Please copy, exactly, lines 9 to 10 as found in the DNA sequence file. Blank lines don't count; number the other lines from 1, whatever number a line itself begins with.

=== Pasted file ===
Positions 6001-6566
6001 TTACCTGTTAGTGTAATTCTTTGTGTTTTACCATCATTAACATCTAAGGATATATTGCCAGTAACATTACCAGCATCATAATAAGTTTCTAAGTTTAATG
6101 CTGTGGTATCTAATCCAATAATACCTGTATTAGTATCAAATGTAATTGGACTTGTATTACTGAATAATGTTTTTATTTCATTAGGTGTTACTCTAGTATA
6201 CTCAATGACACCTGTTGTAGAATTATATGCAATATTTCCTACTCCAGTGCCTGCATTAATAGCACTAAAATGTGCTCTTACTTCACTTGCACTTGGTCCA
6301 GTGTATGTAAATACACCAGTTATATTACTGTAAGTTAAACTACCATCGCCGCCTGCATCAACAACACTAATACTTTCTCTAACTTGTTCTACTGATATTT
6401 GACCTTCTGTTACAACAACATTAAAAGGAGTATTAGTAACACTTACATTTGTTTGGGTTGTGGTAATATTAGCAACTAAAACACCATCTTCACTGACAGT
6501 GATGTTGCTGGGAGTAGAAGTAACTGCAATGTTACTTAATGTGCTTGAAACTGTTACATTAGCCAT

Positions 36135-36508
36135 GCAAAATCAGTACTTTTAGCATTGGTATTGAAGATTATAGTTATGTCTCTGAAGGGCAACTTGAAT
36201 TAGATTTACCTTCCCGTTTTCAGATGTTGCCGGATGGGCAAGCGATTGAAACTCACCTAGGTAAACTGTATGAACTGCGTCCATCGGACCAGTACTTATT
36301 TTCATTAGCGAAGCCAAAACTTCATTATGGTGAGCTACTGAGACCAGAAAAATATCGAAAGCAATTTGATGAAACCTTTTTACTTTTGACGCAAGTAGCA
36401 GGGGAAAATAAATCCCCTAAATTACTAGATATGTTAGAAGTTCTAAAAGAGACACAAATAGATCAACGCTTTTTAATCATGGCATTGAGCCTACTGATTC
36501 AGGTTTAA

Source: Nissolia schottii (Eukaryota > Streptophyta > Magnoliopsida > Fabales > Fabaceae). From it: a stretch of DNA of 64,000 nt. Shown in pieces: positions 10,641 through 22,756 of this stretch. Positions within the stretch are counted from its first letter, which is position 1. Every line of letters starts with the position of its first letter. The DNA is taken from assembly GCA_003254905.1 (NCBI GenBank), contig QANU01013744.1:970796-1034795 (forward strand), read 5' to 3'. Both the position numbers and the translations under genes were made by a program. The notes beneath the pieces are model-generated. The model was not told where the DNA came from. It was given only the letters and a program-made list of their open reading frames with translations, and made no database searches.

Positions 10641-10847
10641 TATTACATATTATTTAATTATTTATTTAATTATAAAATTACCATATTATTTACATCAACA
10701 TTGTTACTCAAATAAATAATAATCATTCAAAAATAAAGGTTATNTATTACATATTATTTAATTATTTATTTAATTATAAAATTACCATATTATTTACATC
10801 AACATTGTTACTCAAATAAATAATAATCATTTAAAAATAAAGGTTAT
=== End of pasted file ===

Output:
36135 GCAAAATCAGTACTTTTAGCATTGGTATTGAAGATTATAGTTATGTCTCTGAAGGGCAACTTGAAT
36201 TAGATTTACCTTCCCGTTTTCAGATGTTGCCGGATGGGCAAGCGATTGAAACTCACCTAGGTAAACTGTATGAACTGCGTCCATCGGACCAGTACTTATT